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Creating a thread in Java

To implement multithreading, Java defines two ways by which a thread can be created.

  • By implementing the Runnable interface.
  • By extending the Thread class.

Implementing the Runnable Interface

The easiest way to create a thread is to create a class that implements the runnable interface. After implementing runnable interface, the class needs to implement the run() method.

Run Method Syntax:

public void run()
  • It introduces a concurrent thread into your program. This thread will end when run() method terminates.
  • You must specify the code that your thread will execute inside run() method.
  • run() method can call other methods, can use other classes and declare variables just like any other normal method.

class MyThread implements Runnable
{
    public void run()
    {
        System.out.println("concurrent thread started running..");
    }
}

class MyThreadDemo
{
    public static void main(String args[])
    {
        MyThread mt = new MyThread();
        Thread t = new Thread(mt);
        t.start();
    }
}

concurrent thread started running..

To call the run()method, start() method is used. On calling start(), a new stack is provided to the thread and run() method is called to introduce the new thread into the program.

Note: If you are implementing Runnable interface in your class, then you need to explicitly create a Thread class object and need to pass the Runnable interface implemented class object as a parameter in its constructor.


Extending Thread class

This is another way to create a thread by a new class that extends Thread class and create an instance of that class. The extending class must override run() method which is the entry point of new thread.

class MyThread extends Thread
{
 	public void run()
 	{
  		System.out.println("concurrent thread started running..");
 	}
}

classMyThreadDemo
{
 	public static void main(String args[])
 	{
  		MyThread mt = new  MyThread();
  		mt.start();
 	}
}

concurrent thread started running..

In this case also, we must override the run() and then use the start() method to run the thread. Also, when you create MyThread class object, Thread class constructor will also be invoked, as it is the super class, hence MyThread class object acts as Thread class object.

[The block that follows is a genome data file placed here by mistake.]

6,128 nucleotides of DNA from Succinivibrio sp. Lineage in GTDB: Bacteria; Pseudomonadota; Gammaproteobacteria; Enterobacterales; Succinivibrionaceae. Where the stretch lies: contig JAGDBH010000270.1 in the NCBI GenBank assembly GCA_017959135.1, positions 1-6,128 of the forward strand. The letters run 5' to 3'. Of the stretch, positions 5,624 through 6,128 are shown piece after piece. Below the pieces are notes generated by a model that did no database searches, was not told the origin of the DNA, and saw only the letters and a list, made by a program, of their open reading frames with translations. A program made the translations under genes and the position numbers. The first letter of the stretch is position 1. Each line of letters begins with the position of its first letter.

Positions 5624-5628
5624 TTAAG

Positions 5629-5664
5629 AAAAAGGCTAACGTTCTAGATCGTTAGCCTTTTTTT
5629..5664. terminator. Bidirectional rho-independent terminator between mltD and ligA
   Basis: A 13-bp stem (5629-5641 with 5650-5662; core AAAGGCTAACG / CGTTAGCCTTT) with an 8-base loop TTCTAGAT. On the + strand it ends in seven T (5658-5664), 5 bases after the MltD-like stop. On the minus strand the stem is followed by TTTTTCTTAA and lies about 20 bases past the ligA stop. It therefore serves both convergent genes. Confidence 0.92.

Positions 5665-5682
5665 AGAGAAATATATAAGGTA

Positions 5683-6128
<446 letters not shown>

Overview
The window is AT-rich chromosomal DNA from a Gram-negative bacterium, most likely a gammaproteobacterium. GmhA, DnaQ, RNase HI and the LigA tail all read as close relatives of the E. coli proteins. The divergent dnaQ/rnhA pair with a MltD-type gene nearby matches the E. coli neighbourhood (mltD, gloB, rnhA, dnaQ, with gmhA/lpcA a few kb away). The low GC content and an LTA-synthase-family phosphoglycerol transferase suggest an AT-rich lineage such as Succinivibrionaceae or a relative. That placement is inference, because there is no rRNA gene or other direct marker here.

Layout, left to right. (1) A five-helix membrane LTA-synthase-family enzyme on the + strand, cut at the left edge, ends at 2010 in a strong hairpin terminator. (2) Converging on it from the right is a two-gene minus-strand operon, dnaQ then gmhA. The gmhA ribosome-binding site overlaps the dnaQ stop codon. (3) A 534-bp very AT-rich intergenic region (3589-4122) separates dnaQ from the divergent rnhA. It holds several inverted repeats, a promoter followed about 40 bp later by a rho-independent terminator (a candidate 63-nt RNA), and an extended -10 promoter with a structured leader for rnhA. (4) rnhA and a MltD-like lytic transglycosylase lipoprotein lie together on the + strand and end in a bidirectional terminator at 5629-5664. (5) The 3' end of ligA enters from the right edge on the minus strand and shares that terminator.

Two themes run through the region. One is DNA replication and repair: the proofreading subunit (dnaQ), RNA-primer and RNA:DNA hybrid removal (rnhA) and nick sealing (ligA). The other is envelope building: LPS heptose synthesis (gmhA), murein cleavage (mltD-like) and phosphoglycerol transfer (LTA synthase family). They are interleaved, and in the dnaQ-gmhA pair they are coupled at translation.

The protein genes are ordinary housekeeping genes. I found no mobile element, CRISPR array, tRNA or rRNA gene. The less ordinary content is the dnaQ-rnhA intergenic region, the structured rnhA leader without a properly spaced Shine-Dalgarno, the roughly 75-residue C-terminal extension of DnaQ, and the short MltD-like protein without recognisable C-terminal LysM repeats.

What if we call run() method directly without using start() method?

In above program if we directly call run() method, without using start() method,

public static void main(String args[])
{
 	MyThread mt = new MyThread();
	mt.run();
}

Doing so, the thread won't be allocated a new call stack, and it will start running in the current call stack, that is the call stack of the main thread. Hence Multithreading won't be there.

calling run without start method


Can we Start a thread twice?

No, a thread cannot be started twice. If you try to do so, IllegalThreadStateException will be thrown.

public static void main(String args[])
{
 	MyThread mt = new MyThread();
 	mt.start();
 	mt.start();		//Exception thrown
}

When a thread is in running state, and you try to start it again, or any method try to invoke that thread again using start() method, exception is thrown.

Thread Pool

In Java, is used for reusing the threads which were created previously for executing the current task. It also provides the solution if any problem occurs in the thread cycle or in resource thrashing. In Java Thread pool a group of threads are created, one thread is selected and assigned job and after completion of job, it is sent back in the group.

thread-pool

There are three methods of a Thread pool. They are as following:

1. newFixedThreadPool(int)

2. newCachedThreadPool()

3. newSingleThreadExecutor()

Following are the steps for creating a program of the thread pool

1. create a runnable object to execute.

2. using executors create an executor pool

3. Now Pass the object to the executor pool

4. At last shutdown the executor pool.

Example:

	
import java.util.concurrent.ExecutorService;
import java.util.concurrent.Executors;

class WorkerThread implements Runnable 
	{
		private String message;
		public WorkerThread(String a)
		{
			this.message=a;
		}
    public void run() 
	{
        System.out.println(Thread.currentThread().getName()+" (Start) message = "+message);
        processmessage();
        System.out.println(Thread.currentThread().getName()+" (End)");
    }
    private void processmessage() 
	{
        try 
		{  
			Thread.sleep(5000);  
		} 
		catch (InterruptedException e) 
		{
			System.out.println(e);
		}
    }
}
public class ThreadPoolDemo1 
{ 
    public static void main(String[] args) 
	{
        ExecutorService executor = Executors.newFixedThreadPool(5);
        for (int i = 0; i < 10; i++) 
		{
            Runnable obj = new WorkerThread("" + i);
            executor.execute(obj);
         }
        executor.shutdown();
        while (!executor.isTerminated()) 
		{
        }
        System.out.println("********All threads are Finished********");
    }
}
	

thread-pool-example